Get Back in Business With Nanotechnology
Published: December 1, 2006 (Issue # 1226)
St. Petersburg this week played host to Nanobio '06, the first international conference on nanotechnology to be held in Russia. The event ran from Monday through Wednesday at the city's State Polytechnic University."There is a lot of talk about nanoscience — it's a global technology that affects all other technologies and processes that people use," Sergei Kozyrev, director of the Center for Perspective Research at St. Petersburg State Polytechnic University, said at a round table at Rosbalt news agency on Thursday.
Kozyrev compared the possible impact of nanoscience on society to the effects caused by new information technologies.
A nanometer is a measure equal to one millionth of a millimeter, and nanoscience deals with objects of that size.
"Nano means not merely very small objects, but objects that due to their small size have new qualities," said Viktor Ustinov, member of the Russian Academy of Science and scientist at the A.F. Ioffe Physics and Technical Institute.
Ustinov mentioned Russian scientist Zhores Alferov, who was awarded the Nobel prize in 2000 for his related work together with colleagues from the Institute of Physics and Technology in the 1960s and 70s.
Technologies based on semiconductors and Alferov's findings are used in solar batteries, light-emitting diodes and heterotransistors. Semiconductors made possible the internet, satellite communications, cellular phones and other things that have become present-day commodities.
"The potential market for nanoproducts is equal to the whole market of new innovative materials," Kozyrev said.
Potential uses range from powders with special qualities to information systems to medicine, he said.
John Reinitz, professor of Stony Brook University, reminded those present that the production of insulin allowed the treatment of diseases that were previously untreatable. He suggested that nanoscience will allow to control biological processes and could allow treatment of cancer and considerable improvements in agriculture.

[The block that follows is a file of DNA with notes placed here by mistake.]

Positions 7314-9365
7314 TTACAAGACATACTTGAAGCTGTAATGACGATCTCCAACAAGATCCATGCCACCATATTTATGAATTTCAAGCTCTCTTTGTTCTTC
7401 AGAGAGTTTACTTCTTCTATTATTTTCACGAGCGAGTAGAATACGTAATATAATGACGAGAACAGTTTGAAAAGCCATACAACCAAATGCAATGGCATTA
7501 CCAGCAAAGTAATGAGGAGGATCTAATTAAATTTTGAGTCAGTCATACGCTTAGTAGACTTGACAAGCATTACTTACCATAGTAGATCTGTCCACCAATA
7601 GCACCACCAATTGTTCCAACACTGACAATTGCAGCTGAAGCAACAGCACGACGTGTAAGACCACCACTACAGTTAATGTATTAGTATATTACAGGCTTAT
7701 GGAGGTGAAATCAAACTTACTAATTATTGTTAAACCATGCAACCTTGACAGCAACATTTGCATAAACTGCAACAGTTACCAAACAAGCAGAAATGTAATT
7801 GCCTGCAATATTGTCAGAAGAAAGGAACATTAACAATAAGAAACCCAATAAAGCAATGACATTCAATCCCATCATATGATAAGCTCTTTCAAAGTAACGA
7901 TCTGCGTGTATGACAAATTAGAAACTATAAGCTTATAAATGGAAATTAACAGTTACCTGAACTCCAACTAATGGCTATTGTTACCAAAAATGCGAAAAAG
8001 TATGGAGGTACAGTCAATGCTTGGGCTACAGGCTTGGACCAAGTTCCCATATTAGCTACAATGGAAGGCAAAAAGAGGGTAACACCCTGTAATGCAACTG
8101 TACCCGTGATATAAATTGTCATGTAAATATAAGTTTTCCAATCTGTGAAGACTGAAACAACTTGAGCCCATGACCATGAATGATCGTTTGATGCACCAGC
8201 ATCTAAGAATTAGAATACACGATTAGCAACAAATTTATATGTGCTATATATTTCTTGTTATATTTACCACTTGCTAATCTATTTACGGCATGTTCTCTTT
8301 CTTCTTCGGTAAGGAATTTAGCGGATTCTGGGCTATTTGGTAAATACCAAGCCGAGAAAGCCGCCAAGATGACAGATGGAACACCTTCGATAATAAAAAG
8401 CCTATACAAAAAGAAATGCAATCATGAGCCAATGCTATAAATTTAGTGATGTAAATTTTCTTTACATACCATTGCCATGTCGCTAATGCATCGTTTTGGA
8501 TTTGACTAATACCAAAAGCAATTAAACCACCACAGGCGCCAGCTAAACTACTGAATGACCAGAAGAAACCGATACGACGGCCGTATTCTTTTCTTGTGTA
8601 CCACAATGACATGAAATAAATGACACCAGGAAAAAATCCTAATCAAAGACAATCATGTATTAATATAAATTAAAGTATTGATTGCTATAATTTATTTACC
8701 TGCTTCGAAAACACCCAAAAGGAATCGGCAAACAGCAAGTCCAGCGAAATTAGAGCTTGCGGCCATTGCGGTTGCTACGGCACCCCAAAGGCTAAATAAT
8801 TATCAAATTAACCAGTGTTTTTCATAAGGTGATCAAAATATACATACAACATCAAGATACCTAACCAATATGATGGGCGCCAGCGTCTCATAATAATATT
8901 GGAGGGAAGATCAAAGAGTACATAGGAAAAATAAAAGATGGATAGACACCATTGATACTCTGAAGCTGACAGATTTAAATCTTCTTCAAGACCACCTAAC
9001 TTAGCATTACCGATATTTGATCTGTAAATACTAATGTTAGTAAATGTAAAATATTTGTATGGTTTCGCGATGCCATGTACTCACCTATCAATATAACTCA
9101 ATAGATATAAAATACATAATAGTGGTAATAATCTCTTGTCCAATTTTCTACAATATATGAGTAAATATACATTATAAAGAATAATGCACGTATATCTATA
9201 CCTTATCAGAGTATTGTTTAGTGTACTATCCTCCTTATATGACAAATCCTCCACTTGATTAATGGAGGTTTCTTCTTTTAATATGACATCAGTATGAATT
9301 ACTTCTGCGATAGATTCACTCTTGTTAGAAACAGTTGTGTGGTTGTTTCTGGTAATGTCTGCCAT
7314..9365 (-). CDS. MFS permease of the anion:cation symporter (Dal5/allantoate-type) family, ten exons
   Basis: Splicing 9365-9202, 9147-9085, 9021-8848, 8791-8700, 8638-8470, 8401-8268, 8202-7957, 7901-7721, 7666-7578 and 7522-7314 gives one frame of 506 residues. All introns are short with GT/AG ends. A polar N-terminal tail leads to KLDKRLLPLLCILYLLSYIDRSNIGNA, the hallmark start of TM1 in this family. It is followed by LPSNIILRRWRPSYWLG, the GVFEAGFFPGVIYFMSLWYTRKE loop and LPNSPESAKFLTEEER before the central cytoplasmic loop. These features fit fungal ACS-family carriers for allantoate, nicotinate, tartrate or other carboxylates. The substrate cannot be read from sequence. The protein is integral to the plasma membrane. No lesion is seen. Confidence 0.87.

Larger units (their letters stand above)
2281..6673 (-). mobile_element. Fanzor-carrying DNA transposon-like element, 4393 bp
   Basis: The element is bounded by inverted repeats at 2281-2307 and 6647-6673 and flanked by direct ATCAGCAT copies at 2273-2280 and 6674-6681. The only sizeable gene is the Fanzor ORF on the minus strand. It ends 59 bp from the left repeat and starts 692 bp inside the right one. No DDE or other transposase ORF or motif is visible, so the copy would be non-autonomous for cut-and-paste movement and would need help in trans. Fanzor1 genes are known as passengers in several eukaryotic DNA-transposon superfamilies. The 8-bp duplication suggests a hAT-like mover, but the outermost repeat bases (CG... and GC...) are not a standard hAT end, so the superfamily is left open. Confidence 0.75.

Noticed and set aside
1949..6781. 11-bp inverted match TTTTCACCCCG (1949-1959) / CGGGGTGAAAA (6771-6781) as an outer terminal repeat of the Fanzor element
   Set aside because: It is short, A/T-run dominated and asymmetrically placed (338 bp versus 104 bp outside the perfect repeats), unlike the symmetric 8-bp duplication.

"Unfortunately, Russia is currently well below global standards of technology in this industry — we are considerably behind China, a country that is making huge steps in developing nanotechnologies," Kozyrev said.
"In Russia, current methods of production do not correspond to the technologies that science could offer to the industry. And this gap keeps growing," Kozyrev said.
Although Intel, Siemens, Bosch and other foreign giants attended the conference to hire talented scientists and make interesting scientific discoveries, Russian companies were not represented, the experts said.
They estimated that less than 10 enterprises in St. Petersburg could be called 'high-tech.' "In Russia, we do not have high-tech production based on nanotechnologies," Ustinov said.
"We could compete in the world market and we are interesting to foreigners in the field of new ideas. That is the area where Russian science is almost unrivaled. But when it comes to competition in the realm of production, to producing working samples we find ourselves far behind other countries. That has been our problem ever since Soviet times," Kozyrev said.
At the moment a Federal program for the development of Russian nanoindustry infrastructure is being set up involving the creation of a number of research centers specialized in nanoscience, one of them in St. Petersburg, developed on the basis of the Prometei research institute of structural materials.
Total federal funding for the program is 16 billion rubles ($608 million). "Prometei" will receive about 1.5 billion rubles ($57 million).
"So far there has been no private investment in this industry," said Anatoliy Askenazi, chief engineer of the recently created Prometei Nanomaterials Research Center.
"We've overslept and missed out on the information revolution. So as not to miss out on the nanoscience revolution the Russian government has started developing special funding programs," he said.
The city's new research center will be carried out over several stages. The first part will be completed next year, the last part in 2010. The complex will occupy about 10,000 square meters and will consist of buildings on Shpalernaya Ulitsa in St. Petersburg and in Gatchina district in Leningrad Oblast.
"We will focus mainly on applicable technologies — on nanomaterials," Askenazi said.
The experts indicated that Japan and other research-focused countries spend tens of billions of dollars on similar programs. "In Russia this program has just appeared and its funding is significantly smaller," Ustinov said.